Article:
Floating a great idea: Man-made islands purify water in Land of 10,000 Lakes
Aitkin County-University of Minnesota project tackles pervasive algal blooms
A small red fishing boat pulls away from the shore of Minnesota’s Fleming Lake, towing behind it an unusual haul—a man-made island.
The boat is captained by Steve Hughes, district manager of the Aitkin County Soil and Water Conservation District (SWCD). It travels to the northeast corner of the 300-acre lake, where three anchors are lowered to hold in place the 50-square-foot floating island.
Fifteen other islands will follow—13 the same size, and two larger ones. Resembling Wisconsin and Minnesota’s natural floating peat bogs, the islands will provide a similar function: they will help clean the lake water.
“Fleming Lake is experiencing problems related to excess nutrients,” Hughes says. “It has a noticeable algae bloom starting early July; there’s a green tint to the water.”
A serious odor accompanies the discoloured water, and, as the algae dies, it uses up oxygen in the water, killing fish.
The nutrients, which are often carried in agricultural or stormwater runoff, enter the lake from the surrounding watershed, Hughes explains. “In Aitkin County, phosphorous is abundant in the soil,” he says. “Runoff carries it into the lake . . . and that’s what we’re trying to solve.”
The floating islands, manufactured by Midwest Floating Island from Minneapolis, are a proven technology when used in smaller bodies of water, such as stormwater ponds.
“This is the first time the islands have been put in such a large area,” Hughes says.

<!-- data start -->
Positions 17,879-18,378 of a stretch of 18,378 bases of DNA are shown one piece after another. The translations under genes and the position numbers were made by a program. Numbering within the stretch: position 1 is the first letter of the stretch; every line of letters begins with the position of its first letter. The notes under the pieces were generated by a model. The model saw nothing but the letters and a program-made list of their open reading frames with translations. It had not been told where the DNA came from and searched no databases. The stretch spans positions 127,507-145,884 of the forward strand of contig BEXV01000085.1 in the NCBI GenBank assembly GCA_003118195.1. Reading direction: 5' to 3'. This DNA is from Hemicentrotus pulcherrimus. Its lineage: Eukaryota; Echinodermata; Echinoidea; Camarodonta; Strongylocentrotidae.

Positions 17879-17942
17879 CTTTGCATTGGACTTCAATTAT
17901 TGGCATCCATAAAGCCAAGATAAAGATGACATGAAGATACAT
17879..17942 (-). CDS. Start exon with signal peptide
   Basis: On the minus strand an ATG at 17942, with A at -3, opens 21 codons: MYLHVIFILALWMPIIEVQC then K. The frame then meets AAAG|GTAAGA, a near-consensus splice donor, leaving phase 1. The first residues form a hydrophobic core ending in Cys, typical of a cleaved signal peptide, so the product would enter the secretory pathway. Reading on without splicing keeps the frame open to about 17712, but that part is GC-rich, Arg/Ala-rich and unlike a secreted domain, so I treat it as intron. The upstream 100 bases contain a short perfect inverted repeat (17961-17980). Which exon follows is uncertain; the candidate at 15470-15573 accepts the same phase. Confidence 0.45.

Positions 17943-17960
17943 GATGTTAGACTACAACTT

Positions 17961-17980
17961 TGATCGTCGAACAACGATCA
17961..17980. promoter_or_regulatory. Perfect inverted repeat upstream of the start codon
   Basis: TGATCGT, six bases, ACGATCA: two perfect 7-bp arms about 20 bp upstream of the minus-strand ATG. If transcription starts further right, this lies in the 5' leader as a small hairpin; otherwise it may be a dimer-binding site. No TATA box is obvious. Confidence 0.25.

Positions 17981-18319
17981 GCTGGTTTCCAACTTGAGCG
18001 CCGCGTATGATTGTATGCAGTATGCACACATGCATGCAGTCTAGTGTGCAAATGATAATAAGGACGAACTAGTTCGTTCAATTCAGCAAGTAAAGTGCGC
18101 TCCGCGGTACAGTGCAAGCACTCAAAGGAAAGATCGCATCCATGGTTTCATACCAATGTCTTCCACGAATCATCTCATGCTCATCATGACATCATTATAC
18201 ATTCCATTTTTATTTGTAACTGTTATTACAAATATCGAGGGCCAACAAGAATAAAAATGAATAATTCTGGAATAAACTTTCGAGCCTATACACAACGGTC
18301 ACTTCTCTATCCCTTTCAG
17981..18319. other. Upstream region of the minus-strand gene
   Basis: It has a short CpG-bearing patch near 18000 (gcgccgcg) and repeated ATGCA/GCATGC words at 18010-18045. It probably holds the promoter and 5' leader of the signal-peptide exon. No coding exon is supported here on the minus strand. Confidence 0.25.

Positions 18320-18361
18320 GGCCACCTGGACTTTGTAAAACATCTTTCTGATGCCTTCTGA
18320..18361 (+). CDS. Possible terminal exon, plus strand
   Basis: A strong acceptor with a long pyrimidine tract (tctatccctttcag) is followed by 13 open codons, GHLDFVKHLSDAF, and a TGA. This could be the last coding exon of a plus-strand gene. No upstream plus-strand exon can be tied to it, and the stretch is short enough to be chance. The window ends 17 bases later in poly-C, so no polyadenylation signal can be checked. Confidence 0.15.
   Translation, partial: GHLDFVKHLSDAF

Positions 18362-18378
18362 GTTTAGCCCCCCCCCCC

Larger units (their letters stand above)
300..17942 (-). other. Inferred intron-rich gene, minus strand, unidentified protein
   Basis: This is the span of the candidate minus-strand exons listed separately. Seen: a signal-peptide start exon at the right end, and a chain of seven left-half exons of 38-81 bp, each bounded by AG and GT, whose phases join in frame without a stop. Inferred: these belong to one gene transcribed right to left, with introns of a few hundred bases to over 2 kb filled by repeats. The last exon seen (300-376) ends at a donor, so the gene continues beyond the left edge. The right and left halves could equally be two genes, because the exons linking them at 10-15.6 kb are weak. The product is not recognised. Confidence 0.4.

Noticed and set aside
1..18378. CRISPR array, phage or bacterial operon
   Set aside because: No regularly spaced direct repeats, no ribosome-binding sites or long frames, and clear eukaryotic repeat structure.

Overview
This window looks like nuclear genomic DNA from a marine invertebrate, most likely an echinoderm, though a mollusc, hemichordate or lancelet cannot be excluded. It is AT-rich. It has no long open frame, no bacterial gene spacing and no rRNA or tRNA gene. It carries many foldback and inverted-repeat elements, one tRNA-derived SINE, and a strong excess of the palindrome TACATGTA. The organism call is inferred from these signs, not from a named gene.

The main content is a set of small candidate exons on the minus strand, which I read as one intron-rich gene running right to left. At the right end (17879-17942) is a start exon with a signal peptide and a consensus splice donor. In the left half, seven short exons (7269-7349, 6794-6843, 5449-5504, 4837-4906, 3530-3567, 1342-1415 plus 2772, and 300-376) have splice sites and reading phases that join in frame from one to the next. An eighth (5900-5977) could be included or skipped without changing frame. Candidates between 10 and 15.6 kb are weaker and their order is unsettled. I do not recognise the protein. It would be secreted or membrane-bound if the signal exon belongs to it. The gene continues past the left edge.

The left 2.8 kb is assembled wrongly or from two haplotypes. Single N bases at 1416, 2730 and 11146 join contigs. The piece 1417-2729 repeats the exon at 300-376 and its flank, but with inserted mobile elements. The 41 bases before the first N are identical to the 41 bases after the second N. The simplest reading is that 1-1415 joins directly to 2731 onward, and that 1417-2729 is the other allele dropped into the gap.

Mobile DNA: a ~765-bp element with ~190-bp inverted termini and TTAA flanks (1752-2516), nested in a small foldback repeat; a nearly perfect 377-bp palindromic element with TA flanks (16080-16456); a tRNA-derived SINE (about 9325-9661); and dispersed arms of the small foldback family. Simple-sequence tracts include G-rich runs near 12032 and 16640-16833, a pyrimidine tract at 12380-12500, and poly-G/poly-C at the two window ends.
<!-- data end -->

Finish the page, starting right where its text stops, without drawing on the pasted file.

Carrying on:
The islands are made of recycled plastic bottles and PET plastic, shredded up and woven together into a seven-inch thick pad. According to the manufacturer, the Fleming Lake project will keep 25,000 bottles out of landfills. Holes are drilled a foot apart through the plastic matrix, with soil is inserted into it.
On Aug. 23, official launch day for the Fleming Lake islands, a team of about 40 bioproducts and biosystems engineering students from the University of Minnesota planted 2,000 aquatic plants native to the area in the islands, capping a year-long research project under the direction of UMN professor Joe Magner.
Hughes says that as the plants grow, their roots will dangle into the water and attract microbes and bacteria that will tie up the excess nutrients so they aren’t floating free in the water.
“The plants growing on the islands will use some of the nutrients and take it out of the water,” Hughes says.
The floating islands project is a partnership between the Aitkin County SWCD and the University of Minnesota. Enbridge’s Ecofootprint Grant Program provided the funding, with a contribution of $101,500.
“This project has a water quality component as well as a research component,” says Cindy Finch, Enbridge’s senior public affairs advisor based in Duluth-Superior.
“It will help clean the lake water for recreational and environmental purposes, and the researchers will track the progress of the plants, monitoring their growth and effectiveness at removing algae.”
Says Hughes: “We hope these islands do exactly what they need to do.”
(TOP PHOTO: University of Minnesota bioproducts and biosystems engineering students create one of 16 floating islands later launched into Fleming Lake.)